Cheers To Nautically Inspired Beers

By Stacey Nedrow-Wigmore

Kick back at the dock after a long day on the water with one (or more) of these nautically inspired beers.

Cold beer

To those of us who are so inclined, is there anything better than kicking back at the dock after a long, hot day on the water and savoring that first swallow of a cold brew? This month, we've collected beers that have nautical inspiration behind them. It was a hardship assignment, let me tell you — all that research and testing. But our editors were willing to make the sacrifice for you, our dear readers. Let's toast to fair winds and following seas. Enjoy!

Alaskan Amber Ale

 EDITOR'S CHOICE

Amber/Red Ales

Imperial Red Ale
Alaskan Brewing Company, Alaska
Red ale (8.5% alcohol by volume)
Hoppy, floral, fruity, caramel, medium-bodied

Amber Alt Style Ale
Alaskan Brewing Company, Alaska
Altbier (5.3%)
Malty, caramel, toasty, earthy, medium-bodied

Pale Ales

Flying Dog Dead Rise Summer Ale

Third Coast Beer
Bell's Brewery, Michigan
Pale ale (4.8%)
Smooth, crisp, hoppy, bitter, malty, light-to-medium bodied

Whale's Tale
Cisco Brewers, Massachusetts
Pale ale (5.6%)
Balanced, caramel, earthy, medium-bodied

Dead Rise Old Bay Summer Ale
Flying Dog, Maryland
Herbed/spiced beer (Old Bay seasoning added; 5.6%)
Hoppy, citrusy, spicy, medium-bodied
Available May through September in Mid-Atlantic
Fun fact: Proceeds benefit True Blue, a program that advocates on behalf of the Chesapeake Bay's approximately 5,500 watermen

Blonde Ales

Great Lakes Lightkeeper Blonde Ale

Sea Salt Ale
Fire Island Beer Co., New York
American blonde ale (5.2%)
Crisp, balanced, slight salty flavor, toasty, light-bodied
Fun fact: Made with Atlantic sea salt

Lightkeeper
Great Lakes Brewing Company, Ohio
Blonde ale (6.6%)
Crisp, bready, malty, caramel, floral, citrusy, medium-bodied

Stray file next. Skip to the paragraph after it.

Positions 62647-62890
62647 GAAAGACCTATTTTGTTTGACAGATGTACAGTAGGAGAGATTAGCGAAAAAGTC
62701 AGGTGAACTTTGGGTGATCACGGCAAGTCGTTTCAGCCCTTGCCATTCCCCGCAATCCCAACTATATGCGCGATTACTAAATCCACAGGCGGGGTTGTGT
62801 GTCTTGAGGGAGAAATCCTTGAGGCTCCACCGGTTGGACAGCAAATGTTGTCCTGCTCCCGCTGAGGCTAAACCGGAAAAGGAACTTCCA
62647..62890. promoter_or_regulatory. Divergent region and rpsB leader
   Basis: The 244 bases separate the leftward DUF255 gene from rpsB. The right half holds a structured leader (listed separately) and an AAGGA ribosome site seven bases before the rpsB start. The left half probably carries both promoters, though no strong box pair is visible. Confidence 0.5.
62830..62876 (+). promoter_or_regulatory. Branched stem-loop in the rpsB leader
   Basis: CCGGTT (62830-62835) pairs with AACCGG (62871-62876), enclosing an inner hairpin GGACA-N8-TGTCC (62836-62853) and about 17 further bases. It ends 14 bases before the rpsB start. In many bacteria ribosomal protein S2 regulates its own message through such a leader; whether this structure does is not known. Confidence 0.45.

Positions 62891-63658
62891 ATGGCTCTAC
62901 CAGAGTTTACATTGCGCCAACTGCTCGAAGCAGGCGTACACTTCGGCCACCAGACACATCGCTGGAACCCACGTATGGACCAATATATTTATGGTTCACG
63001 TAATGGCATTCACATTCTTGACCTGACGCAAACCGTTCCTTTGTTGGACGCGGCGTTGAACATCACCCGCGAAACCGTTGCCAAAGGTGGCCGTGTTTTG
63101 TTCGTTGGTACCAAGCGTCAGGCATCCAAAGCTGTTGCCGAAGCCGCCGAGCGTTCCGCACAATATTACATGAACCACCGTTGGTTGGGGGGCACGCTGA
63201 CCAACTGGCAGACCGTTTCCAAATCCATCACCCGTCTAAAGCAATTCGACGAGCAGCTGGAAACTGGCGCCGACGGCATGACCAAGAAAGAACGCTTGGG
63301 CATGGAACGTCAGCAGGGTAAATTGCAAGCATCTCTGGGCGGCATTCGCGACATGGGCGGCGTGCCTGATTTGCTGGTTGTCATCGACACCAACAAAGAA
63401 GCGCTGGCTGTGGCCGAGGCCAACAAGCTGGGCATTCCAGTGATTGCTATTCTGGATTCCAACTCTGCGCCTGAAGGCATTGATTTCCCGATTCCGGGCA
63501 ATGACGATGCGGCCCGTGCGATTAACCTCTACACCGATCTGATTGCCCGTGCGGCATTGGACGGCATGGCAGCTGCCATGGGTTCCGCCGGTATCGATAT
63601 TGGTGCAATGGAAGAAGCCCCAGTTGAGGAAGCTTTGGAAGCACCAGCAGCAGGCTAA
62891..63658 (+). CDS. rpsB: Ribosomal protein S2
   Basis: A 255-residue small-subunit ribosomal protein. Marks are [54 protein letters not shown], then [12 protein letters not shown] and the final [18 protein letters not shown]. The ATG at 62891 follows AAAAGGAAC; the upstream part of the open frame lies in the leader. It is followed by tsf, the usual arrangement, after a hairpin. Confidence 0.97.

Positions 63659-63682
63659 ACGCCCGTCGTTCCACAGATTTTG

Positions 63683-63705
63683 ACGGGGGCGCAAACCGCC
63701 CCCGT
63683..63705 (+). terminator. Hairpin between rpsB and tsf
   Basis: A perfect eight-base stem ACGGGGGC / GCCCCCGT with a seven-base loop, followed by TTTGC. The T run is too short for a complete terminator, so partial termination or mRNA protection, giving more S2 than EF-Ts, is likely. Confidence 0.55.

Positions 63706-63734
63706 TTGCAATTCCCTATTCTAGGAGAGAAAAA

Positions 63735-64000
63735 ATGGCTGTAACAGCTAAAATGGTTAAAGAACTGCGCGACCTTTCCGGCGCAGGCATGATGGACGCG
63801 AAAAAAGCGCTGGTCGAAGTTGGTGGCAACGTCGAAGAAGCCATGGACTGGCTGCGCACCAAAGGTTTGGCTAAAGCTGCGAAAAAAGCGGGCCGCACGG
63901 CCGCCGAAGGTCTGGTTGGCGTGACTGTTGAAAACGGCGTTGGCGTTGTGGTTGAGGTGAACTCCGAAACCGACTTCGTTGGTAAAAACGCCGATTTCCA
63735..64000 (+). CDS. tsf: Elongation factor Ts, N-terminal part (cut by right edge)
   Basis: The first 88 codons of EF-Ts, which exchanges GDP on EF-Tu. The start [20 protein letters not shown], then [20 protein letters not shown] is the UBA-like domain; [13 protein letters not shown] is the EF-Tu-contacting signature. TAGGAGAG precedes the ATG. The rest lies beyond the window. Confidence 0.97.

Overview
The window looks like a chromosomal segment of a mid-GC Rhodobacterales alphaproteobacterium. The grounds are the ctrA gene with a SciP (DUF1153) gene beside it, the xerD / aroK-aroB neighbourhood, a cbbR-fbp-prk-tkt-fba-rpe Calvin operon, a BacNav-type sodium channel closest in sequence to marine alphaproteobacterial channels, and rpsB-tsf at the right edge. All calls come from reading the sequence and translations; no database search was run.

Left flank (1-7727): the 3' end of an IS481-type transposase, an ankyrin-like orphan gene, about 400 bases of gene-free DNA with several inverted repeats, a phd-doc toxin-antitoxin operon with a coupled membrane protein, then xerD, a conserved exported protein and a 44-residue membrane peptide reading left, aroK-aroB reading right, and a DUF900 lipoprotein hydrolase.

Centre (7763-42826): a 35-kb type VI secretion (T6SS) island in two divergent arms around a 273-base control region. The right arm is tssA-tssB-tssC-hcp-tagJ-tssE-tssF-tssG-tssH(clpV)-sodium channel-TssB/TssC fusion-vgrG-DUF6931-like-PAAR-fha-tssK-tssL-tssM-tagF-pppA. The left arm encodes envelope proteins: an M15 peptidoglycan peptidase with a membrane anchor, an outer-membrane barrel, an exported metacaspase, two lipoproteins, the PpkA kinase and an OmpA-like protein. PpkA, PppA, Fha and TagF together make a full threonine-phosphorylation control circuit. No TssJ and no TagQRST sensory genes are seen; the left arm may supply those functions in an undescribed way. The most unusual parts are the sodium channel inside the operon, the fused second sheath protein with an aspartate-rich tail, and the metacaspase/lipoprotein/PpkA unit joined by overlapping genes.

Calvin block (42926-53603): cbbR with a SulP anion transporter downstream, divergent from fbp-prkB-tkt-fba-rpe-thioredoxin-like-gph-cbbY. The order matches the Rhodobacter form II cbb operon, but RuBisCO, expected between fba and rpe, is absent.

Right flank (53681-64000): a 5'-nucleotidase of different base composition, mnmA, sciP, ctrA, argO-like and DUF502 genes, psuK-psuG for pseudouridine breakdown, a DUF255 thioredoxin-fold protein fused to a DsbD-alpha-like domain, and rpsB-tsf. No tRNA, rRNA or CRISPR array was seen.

Fun fact: Inspired by Marblehead Lighthouse, the oldest operating lighthouse on the Great Lakes. It once employed the first female lightkeeper on the Great Lakes. The label artwork hides the lighthouse's historic Fresnel lens and glacial grooves marking the surrounding terrain.

Export
Shipyard Brewing Company, Maine
American blonde ale (5.1%)
Balanced, bready, herbal, citrusy, medium-bodied

India Pale Ales

Bell's Brewery Two Hearted Ale

Kicker
Alaskan Brewing Company, Alaska
Session IPA (4.5%)
Hoppy, citrusy, tangerine, piney, medium-bodied

 Two Hearted Ale
Bell's Brewery, Michigan
American IPA (7.1%)
Hoppy, citrusy, piney, spicy, medium-bodied

 90 Minute IPA
Dogfish Head, Delaware
American double IPA (9%)
Complex, hoppy, malty, dark fruit, medium-bodied

Commodore Perry India Pale Ale
Great Lakes Brewing, Ohio
English-style IPA (7.7%)
Balanced, floral, earthy, caramel, medium-bodied
Fun fact: The artwork contains the words "Don't give up the sip," a cheeky take on Perry's legendary battle flag.

Loose Cannon six-pack

 Loose Cannon
Heavy Seas, Maryland
American IPA (7.25%)
Hoppy, citrusy, piney, spicy, medium-bodied

Shipwreck IPA
Lighthouse Brewing Company, British Columbia
West Coast style IPA (6.5%)
Balanced, floral, citrusy, piney, fruity, light-to-medium-bodied

Gale Force IPA
Scuttlebutt Brewing Company, Washington
American IPA (5.6%)
Balanced, hoppy, citrusy, malty, medium-bodied

Shipwreck IPA

Screamin' Reels IPA
Saltwater Brewery, Florida
IPA (7%)
Hoppy, citrusy, piney, spicy, medium-bodied
Fun Fact: Saltwater brewery packages its cans with an ocean-friendly biodegradable, compostable six-pack ring made from leftover barley and wheat from the brewing process. Sea animals can safely eat it!

Reeds Bay IPA
Tuckahoe Brewing Company, New Jersey
IPA (6.6%)
Balanced, fruity, citrusy, medium-bodied

Porters

Edmund Fitzgerald Porter

Black Marlin Porter
Ballast Point Brewing Company, California
American porter (6%)
Malty, complex, roasty, chocolaty, medium-bodied

 Victory at Sea
Ballast Point Brewing Company, California
Imperial porter (10%)
Smooth, vanilla, coffee, roasty, caramel, full-bodied

 Edmund Fitzgerald Porter
Great Lakes Brewing Company, Ohio
Porter (6%)
Malty, complex, roasty, chocolaty, medium-bodied
Fun fact: Hidden in the label artwork, you'll find the fated freighter's name handwritten by the ship's first mate and the number 29 to represent the crew who lost their lives.

Stouts

Narwha Imperial Stout

Seaport Vanilla Stout
Lighthouse Brewing Company, British Columbia
Sweet stout (5.5%)
Balanced, vanilla, malty, roasty, chocolaty, coffee, medium-bodied

Blue Fin Stout
Shipyard Brewing Company, Maine
Classic Irish stout (4.7%)
Malty, dry roast, burnt, coffee, medium-bodied

 Narwhal Imperial Stout
Sierra Nevada Brewing Co., California